Nightly News   |  April 27, 2013

Gut check: Stomach bacteria linked to heart attacks?

A new study indicates people who had been treated for heart disease showed higher levels of a chemical we all carry in our stomachs called TMAO. Could a simple blood test measuring stomach bacteria predict future risk of heart attack, stroke and death? NBC’s Robert Bazell reports.

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>>> warnings about heart attacks , the things we can do to lower our risk, but now comes worry that despite our best efforts, many of us may have a hidden risk for heart attacks that doctors are just now beginning to understand. with more, here's robert bazell .

>> six years ago, linda was the very picture of health . she ate right and had frequent check-ups. then she had a heart attack .

>> i didn't think i was at risk for a heart attack , number one, because i was very thin. my cholesterol, they checked everything all these years.

>> many people have heart attacks even though they don't have high cholesterol , high blp and diabetes, so doctors are always looking for new risk factors t. latest culprit, a chemical called tamo. a three-year study of 4,000 people who had been treated for heart disease showed the higher level of tmao in the blood, the greater their future risk.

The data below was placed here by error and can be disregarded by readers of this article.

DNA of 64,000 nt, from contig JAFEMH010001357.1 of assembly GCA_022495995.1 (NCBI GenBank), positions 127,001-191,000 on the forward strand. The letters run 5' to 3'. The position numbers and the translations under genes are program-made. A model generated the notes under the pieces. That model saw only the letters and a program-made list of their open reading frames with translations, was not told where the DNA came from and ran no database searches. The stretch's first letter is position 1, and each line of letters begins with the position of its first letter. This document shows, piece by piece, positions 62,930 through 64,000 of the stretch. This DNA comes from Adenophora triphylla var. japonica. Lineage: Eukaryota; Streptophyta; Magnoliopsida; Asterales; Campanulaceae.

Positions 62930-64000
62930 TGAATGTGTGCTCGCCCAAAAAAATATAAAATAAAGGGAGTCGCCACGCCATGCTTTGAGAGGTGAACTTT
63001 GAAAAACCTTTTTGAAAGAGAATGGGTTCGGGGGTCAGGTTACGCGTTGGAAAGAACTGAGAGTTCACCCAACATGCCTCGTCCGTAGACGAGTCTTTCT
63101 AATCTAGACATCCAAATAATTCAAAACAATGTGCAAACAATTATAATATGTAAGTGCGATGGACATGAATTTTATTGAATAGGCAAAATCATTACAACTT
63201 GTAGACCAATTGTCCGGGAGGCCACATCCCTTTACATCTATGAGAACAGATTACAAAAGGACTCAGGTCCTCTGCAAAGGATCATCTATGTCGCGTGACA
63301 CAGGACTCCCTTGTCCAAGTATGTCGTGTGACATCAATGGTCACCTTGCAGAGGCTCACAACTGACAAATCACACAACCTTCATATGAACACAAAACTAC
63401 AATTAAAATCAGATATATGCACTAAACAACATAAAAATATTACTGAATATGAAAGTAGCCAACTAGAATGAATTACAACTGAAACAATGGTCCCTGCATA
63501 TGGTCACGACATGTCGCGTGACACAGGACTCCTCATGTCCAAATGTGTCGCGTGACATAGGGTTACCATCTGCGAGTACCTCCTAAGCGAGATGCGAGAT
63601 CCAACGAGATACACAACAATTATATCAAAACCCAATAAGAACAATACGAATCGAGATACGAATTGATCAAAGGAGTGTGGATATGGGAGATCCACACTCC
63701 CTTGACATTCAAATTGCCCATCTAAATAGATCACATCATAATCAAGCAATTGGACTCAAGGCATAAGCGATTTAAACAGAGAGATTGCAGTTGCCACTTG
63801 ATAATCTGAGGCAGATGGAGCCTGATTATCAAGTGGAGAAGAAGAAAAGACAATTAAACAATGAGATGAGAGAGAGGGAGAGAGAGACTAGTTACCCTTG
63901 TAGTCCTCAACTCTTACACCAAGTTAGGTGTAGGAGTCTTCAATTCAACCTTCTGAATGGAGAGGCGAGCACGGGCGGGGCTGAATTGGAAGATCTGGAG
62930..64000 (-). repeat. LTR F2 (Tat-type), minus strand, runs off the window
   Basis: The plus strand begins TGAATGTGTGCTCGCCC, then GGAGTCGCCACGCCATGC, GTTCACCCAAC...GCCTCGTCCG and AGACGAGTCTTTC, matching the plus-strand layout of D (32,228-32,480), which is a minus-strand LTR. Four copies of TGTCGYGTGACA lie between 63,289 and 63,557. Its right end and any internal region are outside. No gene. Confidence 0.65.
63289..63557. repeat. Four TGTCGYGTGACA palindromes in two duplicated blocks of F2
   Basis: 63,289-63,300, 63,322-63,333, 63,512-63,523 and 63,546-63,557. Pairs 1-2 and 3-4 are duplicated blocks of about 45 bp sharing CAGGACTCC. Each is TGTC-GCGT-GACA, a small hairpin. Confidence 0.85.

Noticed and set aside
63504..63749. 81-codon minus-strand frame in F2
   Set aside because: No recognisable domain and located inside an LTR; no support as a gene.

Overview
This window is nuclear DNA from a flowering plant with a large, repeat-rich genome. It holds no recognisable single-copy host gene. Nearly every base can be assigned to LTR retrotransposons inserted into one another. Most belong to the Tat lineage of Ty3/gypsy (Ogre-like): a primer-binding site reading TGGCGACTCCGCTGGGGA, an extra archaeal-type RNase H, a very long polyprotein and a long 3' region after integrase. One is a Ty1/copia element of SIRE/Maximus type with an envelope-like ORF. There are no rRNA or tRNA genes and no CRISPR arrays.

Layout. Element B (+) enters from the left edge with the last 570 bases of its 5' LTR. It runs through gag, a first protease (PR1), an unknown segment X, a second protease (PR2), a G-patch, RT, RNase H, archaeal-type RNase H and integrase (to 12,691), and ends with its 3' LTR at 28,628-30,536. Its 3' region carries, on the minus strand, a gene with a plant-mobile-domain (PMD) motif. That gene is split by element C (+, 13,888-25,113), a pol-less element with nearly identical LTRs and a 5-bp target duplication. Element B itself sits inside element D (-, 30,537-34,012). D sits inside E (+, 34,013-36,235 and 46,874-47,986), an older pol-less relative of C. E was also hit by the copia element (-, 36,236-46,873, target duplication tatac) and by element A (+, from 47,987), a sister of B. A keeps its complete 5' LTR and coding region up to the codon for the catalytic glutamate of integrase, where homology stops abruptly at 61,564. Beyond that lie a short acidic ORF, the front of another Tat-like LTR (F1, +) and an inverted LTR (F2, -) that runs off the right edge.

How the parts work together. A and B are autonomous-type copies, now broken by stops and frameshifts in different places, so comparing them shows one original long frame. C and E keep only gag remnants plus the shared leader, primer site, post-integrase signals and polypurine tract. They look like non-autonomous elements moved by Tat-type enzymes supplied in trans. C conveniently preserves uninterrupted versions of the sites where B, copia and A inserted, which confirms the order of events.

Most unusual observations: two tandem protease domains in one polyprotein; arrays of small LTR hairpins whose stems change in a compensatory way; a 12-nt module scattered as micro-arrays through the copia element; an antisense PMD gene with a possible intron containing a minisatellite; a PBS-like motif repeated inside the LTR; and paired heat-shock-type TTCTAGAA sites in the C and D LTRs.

>> a simple blood test that's measuring a bacterial prukd is able to predict risk for heart attack , stroke --

>> when a person eats cheese, eggs and red meat , harmless bacteria help digest the food, but in the process, they increase tmao, which increases plaque in the arteries. this latest study is part of a growing understanding of the complex role of gut bacteria in health. we need the bacteria to help digest food and try to kill them off with antibiotics only makes things worse. if this latest research holds up, a blood test for tmao may become another way to identify people at risk frk heart disease . understanding the role of gut bacteria may lead to new ways to prevent heart disease . robert bazell , nbc news, new york.